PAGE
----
For God so loved the world that he gave his one and only Son, that whoever believes in him shall not perish but have eternal life. – John 3:16 (NIV)
This is perhaps one of Christianity’s most referenced verses from the Bible. It’s so popular that even many non-Christians can recite this passage from memory without error. However, as oft-repeated as this passage is, it’s quite difficult to ignore the glaring issues it raises in regards to the theological beliefs of mainstream Christianity.
This is an ancient Christological heresy which entails the Son and the Spirit being subordinate in nature and being to the Father. Many Christians today would argue that this passage does not reflect subordinationism, because it refers to functional subordinationism and purpose, not to nature and being. However, it should be noted that if God is all-powerful, and if the three persons of the Godhead are equally God, then the excuse of purpose is thrown out the window. At this point, it would mean that one of the three persons has inherently, more authority than the others and thus this directly refers to the nature and being of God. As such, the strawman argument of purpose is a purposeful distraction from this core Christological problem.
It is quite strange to see the act of murder as an act born out of love. In this scenario, God who has in the past forgiven sins without need for sacrifice and due to prayer, somehow necessitates the death of an innocent man to forgive the sins of His own creation. The salvation doctrine here is not consistent:
May my prayer be set before you like incense; may the lifting up of my hands be like the evening sacrifice. – Psalm 141:2.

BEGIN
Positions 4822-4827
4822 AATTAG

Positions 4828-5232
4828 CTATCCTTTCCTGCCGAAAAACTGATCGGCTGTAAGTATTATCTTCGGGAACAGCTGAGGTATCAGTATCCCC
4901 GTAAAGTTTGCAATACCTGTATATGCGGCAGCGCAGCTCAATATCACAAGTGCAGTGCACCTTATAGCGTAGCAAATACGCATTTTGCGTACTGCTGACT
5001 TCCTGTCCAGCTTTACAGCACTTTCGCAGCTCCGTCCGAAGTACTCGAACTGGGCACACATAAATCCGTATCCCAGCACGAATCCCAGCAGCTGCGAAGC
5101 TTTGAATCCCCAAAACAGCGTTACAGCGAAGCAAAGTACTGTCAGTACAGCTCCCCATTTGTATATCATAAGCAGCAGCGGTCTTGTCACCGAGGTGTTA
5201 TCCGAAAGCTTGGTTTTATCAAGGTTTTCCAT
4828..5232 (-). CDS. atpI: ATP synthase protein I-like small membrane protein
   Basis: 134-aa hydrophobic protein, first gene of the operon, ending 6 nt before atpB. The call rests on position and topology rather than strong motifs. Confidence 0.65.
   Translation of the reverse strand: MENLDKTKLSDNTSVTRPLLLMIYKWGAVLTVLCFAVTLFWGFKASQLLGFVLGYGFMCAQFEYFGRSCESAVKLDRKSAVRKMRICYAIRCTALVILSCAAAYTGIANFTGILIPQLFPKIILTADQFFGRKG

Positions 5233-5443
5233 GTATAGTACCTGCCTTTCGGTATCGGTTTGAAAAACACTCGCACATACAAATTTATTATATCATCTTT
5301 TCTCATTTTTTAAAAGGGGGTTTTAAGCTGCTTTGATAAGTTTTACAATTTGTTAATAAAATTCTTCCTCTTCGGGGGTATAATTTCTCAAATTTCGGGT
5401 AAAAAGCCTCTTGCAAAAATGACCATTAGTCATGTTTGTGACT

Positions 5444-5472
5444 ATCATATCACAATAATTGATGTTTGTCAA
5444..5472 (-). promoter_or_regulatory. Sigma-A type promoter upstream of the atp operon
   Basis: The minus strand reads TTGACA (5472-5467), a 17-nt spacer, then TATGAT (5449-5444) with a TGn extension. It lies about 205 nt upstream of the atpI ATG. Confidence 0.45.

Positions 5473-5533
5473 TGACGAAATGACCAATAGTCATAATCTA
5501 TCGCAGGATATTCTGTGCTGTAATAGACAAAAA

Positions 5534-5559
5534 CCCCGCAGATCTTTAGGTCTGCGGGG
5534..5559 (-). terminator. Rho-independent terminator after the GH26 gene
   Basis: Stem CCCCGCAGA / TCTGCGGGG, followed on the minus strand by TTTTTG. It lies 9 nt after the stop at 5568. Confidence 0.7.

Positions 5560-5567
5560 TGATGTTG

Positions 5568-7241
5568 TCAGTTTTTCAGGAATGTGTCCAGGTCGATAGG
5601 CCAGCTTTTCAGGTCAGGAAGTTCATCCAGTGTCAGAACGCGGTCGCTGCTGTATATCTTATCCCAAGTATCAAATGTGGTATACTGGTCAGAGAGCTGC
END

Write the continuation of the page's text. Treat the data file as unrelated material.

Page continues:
Return, Israel, to the Lord your God. Your sins have been your downfall! Take words with you and return to the Lord. Say to him: “Forgive all our sins and receive us graciously, that we may offer the fruit of our lips.” – Hosea 14:1-2.
if my people, who are called by my name, will humble themselves and pray and seek my face and turn from their wicked ways, then I will hear from heaven, and I will forgive their sin and will heal their land. – 2 Chronicles 7:14.
The Lord detests the sacrifice of the wicked, but the prayer of the upright pleases him. – Proverbs 15:8.
A Christian may argue that sin requires justice, which necessitates punishment. However this argument is invalid on several fronts. To begin with, it has already been established that in lieu of sacrifices, God forgives sins through prayer as documented above. Secondly, God is the one who has ultimately been sinned against and it is His prerogative to determine what justifies the forgiveness of sin, in this and many other cases this is manifested in the form of repentance and prayer. As humans, we do not get to decide what justifies our forgiveness, in the same way that we do not get to decide what is moral and immoral. In all of these decisions, God has the ultimate say. In light of this, it seems as though in attempting to claim that Christ must die for sins, as most Christians argue, then they are not arguing from a position of love but one of circumstance. Many would argue that Christ was the only sinless man and as such, he was the perfect sacrifice (this is foregoing the false belief that the Passover Lamb sacrifice was meant to forgive all sins – it wasn’t). However, it should be noted that if he was the only sinless man, then the only reason he was sacrificed (I prefer the term murder), was out of necessity, he was the only one at that time that fulfilled that role. We must also ask, if Christ is God and he truly did love the world, why did he have to be sent? Why not come of his own volition? As such, love is truly not in the equation.